Title IX is Being Reformed. Was it Broken to Begin With?
By Xiana Fontno
In 1972, the 92nd United States Congress passed the Education Amendments, or Title IX. The law reads, “No person in the United States shall, on the basis of sex, be excluded from participation in, be denied the benefits of, or be subjected to discrimination under any education program or activity receiving Federal financial assistance.” To paraphrase, no person attending a federally aided educational institution or program shall be discriminated against due to their sex.
In 2011, the Obama Administration sent letters to 7,000 higher learning institutions . These are known as the “Dear Colleague” letters. The letters are divided into 19 pages and define, in part, what qualifies as sex discrimination. The U.S Education Department (ED) says that, “The letter is a significant guidance document,” and according to the Office of Civil Rights (OCR), they are meant to provide recipients with guidance in order to help meet their obligations.
Yet, schools have enforced the Title IX requirements as defined under the “Dear Colleague” letters. Most schools complied out of fear of losing Federal funding from the government, which in an educational institution would be catastrophic. However, it’s not a piece of legislation, but expectations rather. The ED states, “This letter does not add requirements to applicable law”.
While Obama’s letters attempted to clarify what Title IX protected against, it did the opposite. Page two of the letter states “Sexual assault, sexual battery, and sexual coercion. All such acts of sexual violence are forms of sexual harassment covered under Title IX”. As of April 2015, Title IX does not explicitly cover these forms of sexual misconduct.
Certainly without a clear layout of the law, much can be up to interpretation. If it’s as sensitive as it is being told, then a simple smile from across the room can heighten suspicions causing witnesses to become the accuser as opposed to the victim. Title IX and the letters have established that everyone is obligated to report these suspicions.
Emily Yoffe, contributing editor for the Atlantic states, “Most school employees were designated as mandatory reporters, responsible for alerting Title IX officials about possibly questionable sexual encounters, even if a supposed victim had no interest in reporting. This has resulted in students being labeled as perpetrators and punished even when no victim has come forward, or when the alleged victim strenuously objects to the adjudication.”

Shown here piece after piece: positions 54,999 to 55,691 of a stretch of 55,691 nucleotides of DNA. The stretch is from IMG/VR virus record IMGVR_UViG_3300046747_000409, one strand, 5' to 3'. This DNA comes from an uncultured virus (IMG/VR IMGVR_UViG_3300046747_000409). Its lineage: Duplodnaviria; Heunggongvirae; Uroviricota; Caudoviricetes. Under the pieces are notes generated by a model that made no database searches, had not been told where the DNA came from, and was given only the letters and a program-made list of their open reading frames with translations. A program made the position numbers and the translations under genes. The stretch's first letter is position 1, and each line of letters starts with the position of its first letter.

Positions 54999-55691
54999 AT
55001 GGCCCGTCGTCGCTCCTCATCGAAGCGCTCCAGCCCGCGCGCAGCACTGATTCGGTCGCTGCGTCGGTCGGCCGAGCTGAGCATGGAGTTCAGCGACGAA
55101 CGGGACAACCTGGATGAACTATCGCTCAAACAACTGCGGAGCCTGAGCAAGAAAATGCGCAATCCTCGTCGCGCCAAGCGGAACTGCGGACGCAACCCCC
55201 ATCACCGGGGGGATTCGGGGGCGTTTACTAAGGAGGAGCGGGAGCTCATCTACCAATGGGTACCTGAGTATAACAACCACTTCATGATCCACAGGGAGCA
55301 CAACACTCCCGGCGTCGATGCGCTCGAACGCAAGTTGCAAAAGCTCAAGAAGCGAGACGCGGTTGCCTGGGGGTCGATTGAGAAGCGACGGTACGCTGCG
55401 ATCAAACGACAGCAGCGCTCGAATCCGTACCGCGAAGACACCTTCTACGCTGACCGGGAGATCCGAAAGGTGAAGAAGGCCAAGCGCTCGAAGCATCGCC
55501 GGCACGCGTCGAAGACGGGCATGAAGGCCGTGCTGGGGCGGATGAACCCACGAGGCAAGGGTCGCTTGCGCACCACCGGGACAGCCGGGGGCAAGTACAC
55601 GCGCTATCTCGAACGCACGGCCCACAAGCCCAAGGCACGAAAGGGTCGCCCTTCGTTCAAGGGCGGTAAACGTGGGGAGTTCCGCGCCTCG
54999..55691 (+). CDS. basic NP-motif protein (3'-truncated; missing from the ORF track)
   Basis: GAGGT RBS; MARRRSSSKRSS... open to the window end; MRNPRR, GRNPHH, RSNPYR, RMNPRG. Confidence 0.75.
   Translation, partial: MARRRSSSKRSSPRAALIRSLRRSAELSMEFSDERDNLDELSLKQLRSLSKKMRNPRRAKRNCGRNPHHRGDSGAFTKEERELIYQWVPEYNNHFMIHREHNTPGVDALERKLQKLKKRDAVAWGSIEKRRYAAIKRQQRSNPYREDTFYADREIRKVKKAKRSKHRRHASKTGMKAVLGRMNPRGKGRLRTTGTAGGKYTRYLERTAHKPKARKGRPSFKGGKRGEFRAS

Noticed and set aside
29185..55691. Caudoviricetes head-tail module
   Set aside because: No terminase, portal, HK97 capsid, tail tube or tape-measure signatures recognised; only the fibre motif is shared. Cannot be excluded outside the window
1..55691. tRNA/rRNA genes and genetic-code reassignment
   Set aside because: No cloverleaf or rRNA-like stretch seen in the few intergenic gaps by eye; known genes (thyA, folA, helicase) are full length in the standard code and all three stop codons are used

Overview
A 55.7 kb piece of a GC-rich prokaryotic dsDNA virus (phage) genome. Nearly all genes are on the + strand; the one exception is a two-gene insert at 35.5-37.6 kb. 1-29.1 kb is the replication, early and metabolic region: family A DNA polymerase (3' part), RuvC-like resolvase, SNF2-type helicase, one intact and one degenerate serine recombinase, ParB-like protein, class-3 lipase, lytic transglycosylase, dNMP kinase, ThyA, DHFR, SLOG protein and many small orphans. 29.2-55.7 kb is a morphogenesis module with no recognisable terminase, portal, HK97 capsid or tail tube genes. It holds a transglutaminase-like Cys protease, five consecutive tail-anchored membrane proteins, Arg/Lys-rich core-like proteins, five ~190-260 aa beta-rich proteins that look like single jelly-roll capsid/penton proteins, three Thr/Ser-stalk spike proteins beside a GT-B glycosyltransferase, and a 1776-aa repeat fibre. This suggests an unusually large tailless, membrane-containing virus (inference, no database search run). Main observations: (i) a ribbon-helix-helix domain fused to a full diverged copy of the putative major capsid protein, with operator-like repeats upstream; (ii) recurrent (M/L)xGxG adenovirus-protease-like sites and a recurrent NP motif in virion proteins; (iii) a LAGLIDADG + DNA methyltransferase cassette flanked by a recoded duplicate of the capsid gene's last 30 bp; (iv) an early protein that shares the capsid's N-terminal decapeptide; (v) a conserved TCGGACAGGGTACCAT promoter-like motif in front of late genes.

It is also being noted that Title IX under the Obama Administration is overstepping its boundaries. Shikha Dalmia, a writer for The Week says, “What’s more, this was a perversion of the true purpose of the title IX statute, which wasn’t to police sexual interactions between students, but to ensure non-discriminatory campuses where both genders have full and equal education opportunities.”
Title IX was supposed to assure that everyone was treated fairly regardless of their sex. Now, it has turned into an overparenting law. The flaws in the Obama-era Title IX highlight the echoes of the #MeToo period and what it means to feel uncomfortable in someone’s presence.
Instead, Obama’s “Dear Colleague” letters have caused confusion, more rape allegations, and a disbalance of justice for the accused. Robby Soave, a writer for Inside Sources says, “ The guidance also produced an endless stream of lawsuits from students-usually male, often athletes of color-who were accused of sexual misconduct and expelled from campus.”